A shoulder to lean on
The Vasantha Ratna Foundation for Art supports the families of martyrs, both financially and socially. The Foundation recently conducted a camp for wives and children of martyred soldiers. A special one, indeed, discovers Sriranjitha Jeurkar
Summer camps for children are commonplace, but a camp for children and their mothers? Not so much. When those attending the camp are the wives and children of martyred army soldiers, then the camp becomes a rarity, one that is unique. This was a special camp organised by the Vasantha Ratna Foundation for Art, an organisation that is run to help support the families of martyrs -- both financially and socially – and to pay tribute to their sacrifice.
The organisation was founded by Subhashini Vasanth, shortly after her husband Colonel Vasanth Venugopal lost his life battling infiltrators in Kashmir in 2007. Putting her personal tragedy aside, she decided to do something to help other army widows, those who were less fortunate. “In that position, yes, I was sad,” she says. “But I had a strong support system, and I founded Vasantha Ratna so I could pass it on. It is a great sacrifice, but you have to detach the martyrdom from your personal loss, because martyrdom or otherwise, your immediate life changes forever,” she adds.
Subhashini was struck by the disparity between the ways she was treated at her home, and how the widows of other martyrs, who lived in rural areas, were being treated. “I had an amazing support system. In our society, widows become victims, and there is a stigma attached to widowhood. Either the society around her treats the widow like any other, or she is used by various people for publicity photo-ops. Neither of these helps her as an individual. Some of these women are not even allowed to come to the living room or take part in family functions,” she says.
What the camp involved
Thus, the idea to hold the camp and help these women realise that they are worthy, capable and have a shoulder to lean on. The decision to involve the mothers as well as the children was taken to help them bond better, and for the mothers to understand what the children can offer to them. The activities in the camp – which was facilitated by trainers from Pegasus, and organised in Nandi Hills – were structured to have individual sessions for the mothers and the children, and joint sessions as well.
For the mothers, the activities focused on understanding their dreams and aspirations, understanding finances, and most importantly, help them understand that the tragedy was not everything. “We wanted to minimise the whole ghost of being a widow, tell them that it does not need to be denied, but also that it does not have to consume their whole selves. They say they have lost everything and that all they want is for the children to do well. We wanted to give them a ray of hope to live their lives,” says Subhashini.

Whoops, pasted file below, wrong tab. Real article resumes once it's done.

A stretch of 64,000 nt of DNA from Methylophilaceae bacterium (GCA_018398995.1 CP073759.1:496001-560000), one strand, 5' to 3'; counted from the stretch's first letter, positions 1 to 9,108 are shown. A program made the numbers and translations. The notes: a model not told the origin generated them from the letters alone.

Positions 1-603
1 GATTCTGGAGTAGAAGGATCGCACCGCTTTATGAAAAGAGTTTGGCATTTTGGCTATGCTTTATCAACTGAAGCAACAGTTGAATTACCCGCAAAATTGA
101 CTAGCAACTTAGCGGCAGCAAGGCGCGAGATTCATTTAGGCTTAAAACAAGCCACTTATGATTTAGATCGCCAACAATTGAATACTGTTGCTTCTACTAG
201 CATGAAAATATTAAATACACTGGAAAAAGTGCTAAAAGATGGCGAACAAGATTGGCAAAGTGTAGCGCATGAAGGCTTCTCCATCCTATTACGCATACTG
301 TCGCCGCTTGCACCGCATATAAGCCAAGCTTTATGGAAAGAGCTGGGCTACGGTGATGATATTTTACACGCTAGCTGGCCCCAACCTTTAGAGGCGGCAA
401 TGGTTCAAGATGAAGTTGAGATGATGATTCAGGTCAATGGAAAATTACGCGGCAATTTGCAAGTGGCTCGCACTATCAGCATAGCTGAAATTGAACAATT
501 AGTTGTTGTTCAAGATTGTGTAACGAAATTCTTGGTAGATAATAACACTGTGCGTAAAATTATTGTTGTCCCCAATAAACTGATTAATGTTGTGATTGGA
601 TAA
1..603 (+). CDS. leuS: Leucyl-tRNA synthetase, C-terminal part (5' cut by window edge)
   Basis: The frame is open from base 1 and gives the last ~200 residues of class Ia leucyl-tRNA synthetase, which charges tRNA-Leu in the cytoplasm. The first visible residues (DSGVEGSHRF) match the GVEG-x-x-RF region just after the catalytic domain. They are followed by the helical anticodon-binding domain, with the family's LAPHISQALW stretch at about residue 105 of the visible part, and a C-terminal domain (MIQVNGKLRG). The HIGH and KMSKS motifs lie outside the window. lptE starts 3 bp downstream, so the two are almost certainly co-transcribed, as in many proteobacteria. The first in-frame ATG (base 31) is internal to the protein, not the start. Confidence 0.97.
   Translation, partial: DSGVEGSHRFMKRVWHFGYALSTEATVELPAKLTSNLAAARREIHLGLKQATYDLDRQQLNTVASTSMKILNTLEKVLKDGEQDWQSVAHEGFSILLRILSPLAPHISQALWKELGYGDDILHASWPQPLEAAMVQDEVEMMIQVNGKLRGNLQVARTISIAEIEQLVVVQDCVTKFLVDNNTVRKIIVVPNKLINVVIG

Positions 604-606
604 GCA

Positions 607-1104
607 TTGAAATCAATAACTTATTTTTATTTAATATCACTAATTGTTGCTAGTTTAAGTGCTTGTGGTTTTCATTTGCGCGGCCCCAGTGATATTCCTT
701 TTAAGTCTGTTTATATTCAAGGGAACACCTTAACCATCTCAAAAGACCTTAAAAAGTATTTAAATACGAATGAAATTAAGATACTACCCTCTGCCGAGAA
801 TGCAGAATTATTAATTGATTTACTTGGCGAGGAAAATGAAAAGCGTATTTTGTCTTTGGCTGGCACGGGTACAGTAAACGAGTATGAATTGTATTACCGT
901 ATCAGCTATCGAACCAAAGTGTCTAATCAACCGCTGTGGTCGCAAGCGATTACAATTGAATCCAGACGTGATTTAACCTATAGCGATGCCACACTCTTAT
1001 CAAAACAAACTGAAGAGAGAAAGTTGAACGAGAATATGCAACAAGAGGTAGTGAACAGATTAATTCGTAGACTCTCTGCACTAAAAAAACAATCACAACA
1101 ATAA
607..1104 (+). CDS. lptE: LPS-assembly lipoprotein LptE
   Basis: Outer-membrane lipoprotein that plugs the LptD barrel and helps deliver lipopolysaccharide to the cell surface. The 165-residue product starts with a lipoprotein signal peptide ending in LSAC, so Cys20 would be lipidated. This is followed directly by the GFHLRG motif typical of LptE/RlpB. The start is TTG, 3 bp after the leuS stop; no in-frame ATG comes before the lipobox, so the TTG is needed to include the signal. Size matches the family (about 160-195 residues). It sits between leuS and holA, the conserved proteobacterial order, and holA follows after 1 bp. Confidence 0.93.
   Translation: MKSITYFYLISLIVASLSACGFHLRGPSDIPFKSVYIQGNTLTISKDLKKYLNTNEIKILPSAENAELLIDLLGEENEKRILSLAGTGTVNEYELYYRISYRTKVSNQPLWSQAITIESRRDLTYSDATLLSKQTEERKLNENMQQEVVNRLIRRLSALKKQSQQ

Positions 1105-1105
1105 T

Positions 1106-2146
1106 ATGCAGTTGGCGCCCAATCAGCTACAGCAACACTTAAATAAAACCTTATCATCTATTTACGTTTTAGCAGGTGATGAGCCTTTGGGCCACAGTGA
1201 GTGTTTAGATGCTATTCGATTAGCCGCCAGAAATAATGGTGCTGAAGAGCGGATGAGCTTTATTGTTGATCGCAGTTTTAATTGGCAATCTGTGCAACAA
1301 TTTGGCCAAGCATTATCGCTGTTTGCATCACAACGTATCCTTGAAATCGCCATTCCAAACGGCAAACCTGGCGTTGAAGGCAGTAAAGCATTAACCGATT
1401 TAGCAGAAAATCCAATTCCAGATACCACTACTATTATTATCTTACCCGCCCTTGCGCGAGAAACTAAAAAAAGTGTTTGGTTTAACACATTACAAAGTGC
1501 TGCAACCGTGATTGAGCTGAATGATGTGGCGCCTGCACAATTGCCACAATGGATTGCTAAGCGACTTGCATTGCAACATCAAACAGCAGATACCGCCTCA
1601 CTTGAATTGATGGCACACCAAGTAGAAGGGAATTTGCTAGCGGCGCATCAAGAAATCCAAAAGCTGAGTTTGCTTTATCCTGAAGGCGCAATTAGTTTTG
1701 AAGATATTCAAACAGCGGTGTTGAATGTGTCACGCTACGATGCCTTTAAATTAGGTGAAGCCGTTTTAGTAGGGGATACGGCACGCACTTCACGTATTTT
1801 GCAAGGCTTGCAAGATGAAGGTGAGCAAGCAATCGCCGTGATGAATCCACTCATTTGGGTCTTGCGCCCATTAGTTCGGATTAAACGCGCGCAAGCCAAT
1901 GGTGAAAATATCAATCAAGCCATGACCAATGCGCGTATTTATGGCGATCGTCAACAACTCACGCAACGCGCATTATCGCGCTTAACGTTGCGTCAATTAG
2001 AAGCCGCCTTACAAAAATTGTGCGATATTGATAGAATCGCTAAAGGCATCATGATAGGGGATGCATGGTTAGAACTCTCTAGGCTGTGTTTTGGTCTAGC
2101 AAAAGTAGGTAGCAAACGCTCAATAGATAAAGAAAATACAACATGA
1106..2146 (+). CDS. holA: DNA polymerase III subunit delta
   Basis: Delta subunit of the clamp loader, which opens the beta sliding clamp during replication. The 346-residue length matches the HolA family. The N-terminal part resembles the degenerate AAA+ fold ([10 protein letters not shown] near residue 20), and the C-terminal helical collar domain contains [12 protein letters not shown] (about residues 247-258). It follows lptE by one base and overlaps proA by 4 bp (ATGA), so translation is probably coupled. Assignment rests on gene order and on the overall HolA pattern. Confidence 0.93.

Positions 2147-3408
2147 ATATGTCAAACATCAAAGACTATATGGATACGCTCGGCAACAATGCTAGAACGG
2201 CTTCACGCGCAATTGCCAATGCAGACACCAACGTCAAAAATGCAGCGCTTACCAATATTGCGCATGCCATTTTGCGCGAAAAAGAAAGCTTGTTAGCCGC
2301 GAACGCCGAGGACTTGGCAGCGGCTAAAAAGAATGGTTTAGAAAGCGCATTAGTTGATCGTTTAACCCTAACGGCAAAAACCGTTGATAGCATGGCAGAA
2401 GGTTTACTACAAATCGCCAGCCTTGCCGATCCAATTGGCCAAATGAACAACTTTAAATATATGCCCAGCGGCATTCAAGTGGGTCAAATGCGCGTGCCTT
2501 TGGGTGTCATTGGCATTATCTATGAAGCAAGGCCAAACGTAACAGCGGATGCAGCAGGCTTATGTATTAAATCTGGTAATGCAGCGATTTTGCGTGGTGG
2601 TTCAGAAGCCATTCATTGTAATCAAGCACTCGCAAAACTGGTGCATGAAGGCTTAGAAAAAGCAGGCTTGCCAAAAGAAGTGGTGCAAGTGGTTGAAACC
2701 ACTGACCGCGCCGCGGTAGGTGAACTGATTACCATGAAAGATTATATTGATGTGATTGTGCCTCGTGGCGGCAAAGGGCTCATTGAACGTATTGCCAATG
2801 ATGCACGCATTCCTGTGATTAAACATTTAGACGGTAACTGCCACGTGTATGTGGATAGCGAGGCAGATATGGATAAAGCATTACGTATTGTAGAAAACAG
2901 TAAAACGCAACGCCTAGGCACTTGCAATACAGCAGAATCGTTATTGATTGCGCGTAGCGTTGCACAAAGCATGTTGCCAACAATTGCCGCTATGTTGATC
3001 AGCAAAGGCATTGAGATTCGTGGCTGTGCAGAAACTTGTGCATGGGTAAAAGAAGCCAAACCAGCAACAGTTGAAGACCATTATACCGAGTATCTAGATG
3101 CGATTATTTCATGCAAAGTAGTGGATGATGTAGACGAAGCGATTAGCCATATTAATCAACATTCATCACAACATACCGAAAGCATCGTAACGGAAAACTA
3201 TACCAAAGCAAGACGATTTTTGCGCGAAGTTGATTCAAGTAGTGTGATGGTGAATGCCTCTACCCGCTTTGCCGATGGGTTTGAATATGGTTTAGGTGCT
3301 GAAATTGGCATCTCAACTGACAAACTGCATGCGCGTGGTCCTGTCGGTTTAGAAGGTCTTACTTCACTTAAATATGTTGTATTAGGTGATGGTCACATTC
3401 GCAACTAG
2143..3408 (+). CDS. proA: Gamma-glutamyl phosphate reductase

The children participated in activities to help self-development, potential building and leadership traits. The joint activities provided the mothers and children a chance to bond and understand that they could lean on each other. The children cooked a meal for their mothers, and also guided them through a trust walk. “The mothers were touched that their children were so concerned.
This is about breaking patterns; the mother always believes that she is a giver and the child is a taker. These activities helped their kids to express what they felt for their mothers, something they don’t get too many opportunities for in daily life, and particularly in single-parent families,” she adds.
The participants emerged from the workshop with greater confidence and self-esteem.
For the women, it was the first time in years that they could let their hair down, laugh and have a good time without painful reminders of their losses. They were able to bond with the other participants, and made plans to keep in touch with each other to form local support groups.
Vasantha Ratna was founded to help the families of martyrs, and has been involved in helping the children of martyrs with scholarships. The organisation has also held several contests to create awareness among the youth. However, it was this programme that struck a chord with Subhashini, and given her greater inspiration to keep up the work.
“Over the long-term, we want to identify families that need our help and support the children’s education. We want to create networks in districts and towns, so that the widows get social support, when their immediate set-up makes them feel ostracised and isolated. Many of the participants told me that no one had asked them what they want to do, and these are women as young as 29. We want to support these women and reassure them that they can live their own lives,” she explains.
For Subhashini, being a martyr’s wife is a matter of pride, though one that is deeply personal. “There is pride, of course,” she explains. “I cherish this pride, but I don’t want to gain publicity from it. I am aware that Vasanth was not the first martyr, and there are several other women who have faced this. I don’t want to be a brand ambassador. I want to be a facilitator, and help other women who are going through the same thing I did.”
* The Vasantha Ratna Foundation for Art aims to empower martyrs’ wives to sustain a dignified livelihood and educate their children.
* The organisation holds annual events to pay tribute to those who have made the ultimate sacrifice. Some of the programmes organised by the Foundation include:
* Salute to Heroes: A tribute to soldiers through music and dance
* Reflections: School competitions to engage with the youth and understand what patriotism means to them
* Providing scholarships to children of martyrs
* Creating a support system for families of martyred soldiers.
Those who wish to volunteer or contribute to support the cause can contact Subhashini Vasanth at email@example.com